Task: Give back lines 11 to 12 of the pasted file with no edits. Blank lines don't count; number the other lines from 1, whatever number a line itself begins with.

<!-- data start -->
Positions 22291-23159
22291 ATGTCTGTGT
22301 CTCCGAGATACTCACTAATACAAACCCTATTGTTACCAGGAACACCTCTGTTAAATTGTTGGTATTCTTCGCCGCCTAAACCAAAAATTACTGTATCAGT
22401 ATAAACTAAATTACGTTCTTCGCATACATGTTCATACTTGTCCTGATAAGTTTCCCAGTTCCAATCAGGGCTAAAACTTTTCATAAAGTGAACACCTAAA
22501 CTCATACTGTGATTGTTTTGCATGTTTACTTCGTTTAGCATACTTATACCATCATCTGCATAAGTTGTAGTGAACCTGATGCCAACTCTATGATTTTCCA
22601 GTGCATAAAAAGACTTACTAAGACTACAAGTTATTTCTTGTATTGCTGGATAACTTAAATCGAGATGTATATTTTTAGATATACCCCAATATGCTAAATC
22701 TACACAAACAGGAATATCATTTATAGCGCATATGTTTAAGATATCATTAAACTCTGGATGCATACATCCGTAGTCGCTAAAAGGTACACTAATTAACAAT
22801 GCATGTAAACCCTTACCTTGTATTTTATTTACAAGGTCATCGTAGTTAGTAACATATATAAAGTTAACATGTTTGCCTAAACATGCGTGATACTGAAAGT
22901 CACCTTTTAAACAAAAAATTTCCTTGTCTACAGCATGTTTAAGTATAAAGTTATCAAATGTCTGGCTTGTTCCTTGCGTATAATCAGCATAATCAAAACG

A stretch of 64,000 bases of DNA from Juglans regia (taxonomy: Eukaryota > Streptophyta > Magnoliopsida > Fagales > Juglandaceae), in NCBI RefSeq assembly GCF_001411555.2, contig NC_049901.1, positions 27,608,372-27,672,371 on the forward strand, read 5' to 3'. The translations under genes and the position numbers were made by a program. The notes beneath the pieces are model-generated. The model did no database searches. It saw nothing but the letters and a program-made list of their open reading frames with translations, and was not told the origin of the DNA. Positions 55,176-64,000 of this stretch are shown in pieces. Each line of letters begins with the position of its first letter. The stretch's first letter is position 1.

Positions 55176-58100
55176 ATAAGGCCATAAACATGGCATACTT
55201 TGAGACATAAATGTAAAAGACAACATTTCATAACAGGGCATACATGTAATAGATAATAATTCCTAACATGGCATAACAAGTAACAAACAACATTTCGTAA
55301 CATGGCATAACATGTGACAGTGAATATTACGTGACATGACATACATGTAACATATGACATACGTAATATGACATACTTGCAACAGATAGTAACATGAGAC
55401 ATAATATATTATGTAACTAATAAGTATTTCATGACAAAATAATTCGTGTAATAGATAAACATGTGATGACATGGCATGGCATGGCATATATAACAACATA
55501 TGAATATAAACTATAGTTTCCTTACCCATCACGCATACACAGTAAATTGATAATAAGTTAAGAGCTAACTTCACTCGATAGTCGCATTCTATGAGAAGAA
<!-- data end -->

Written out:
Positions 55176-58100
55176 ATAAGGCCATAAACATGGCATACTT